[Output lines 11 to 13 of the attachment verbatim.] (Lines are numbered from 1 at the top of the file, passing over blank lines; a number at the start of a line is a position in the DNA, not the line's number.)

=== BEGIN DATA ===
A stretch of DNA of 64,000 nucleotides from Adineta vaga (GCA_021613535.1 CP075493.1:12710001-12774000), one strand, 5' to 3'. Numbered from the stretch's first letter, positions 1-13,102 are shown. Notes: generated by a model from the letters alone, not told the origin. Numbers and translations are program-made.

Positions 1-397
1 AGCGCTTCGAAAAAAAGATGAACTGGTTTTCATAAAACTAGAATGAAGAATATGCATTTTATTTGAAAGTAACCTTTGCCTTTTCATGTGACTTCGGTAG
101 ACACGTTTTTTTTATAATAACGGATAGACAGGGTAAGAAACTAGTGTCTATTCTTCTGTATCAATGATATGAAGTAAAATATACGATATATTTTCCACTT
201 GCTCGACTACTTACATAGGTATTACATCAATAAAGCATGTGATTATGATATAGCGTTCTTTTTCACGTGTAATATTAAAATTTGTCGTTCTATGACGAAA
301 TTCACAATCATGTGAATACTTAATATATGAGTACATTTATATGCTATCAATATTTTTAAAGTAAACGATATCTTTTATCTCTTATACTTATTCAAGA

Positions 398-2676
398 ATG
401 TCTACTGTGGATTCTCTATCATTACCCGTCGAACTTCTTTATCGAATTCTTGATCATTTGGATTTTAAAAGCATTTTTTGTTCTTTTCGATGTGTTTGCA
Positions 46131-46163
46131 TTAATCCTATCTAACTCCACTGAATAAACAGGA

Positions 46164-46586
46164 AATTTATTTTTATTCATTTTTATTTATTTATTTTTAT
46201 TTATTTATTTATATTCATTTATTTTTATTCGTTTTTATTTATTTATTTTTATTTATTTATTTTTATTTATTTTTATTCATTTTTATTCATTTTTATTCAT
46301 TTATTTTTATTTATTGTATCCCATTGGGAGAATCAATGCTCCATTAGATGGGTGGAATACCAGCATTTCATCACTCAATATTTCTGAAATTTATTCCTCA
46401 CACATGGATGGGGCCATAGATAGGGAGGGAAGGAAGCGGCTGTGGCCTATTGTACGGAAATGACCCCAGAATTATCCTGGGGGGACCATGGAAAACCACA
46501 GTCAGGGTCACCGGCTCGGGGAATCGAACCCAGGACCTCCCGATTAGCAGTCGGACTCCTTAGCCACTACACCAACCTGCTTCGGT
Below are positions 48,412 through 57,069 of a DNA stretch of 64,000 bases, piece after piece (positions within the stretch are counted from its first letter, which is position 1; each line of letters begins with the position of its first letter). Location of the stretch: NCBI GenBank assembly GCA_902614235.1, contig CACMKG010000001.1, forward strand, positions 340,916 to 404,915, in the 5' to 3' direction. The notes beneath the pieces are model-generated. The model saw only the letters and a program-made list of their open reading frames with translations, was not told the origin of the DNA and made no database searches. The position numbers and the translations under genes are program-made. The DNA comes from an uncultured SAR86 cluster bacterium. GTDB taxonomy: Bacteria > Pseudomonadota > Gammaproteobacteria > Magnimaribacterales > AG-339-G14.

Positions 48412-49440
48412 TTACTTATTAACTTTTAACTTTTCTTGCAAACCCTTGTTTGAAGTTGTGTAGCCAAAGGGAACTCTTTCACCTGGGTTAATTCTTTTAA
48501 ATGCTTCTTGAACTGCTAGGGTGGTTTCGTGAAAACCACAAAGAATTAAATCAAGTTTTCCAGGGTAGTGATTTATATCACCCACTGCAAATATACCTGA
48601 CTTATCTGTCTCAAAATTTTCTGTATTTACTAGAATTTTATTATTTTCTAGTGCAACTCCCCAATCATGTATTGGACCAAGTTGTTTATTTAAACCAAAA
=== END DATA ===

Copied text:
46131 TTAATCCTATCTAACTCCACTGAATAAACAGGA

Positions 46164-46586
46164 AATTTATTTTTATTCATTTTTATTTATTTATTTTTAT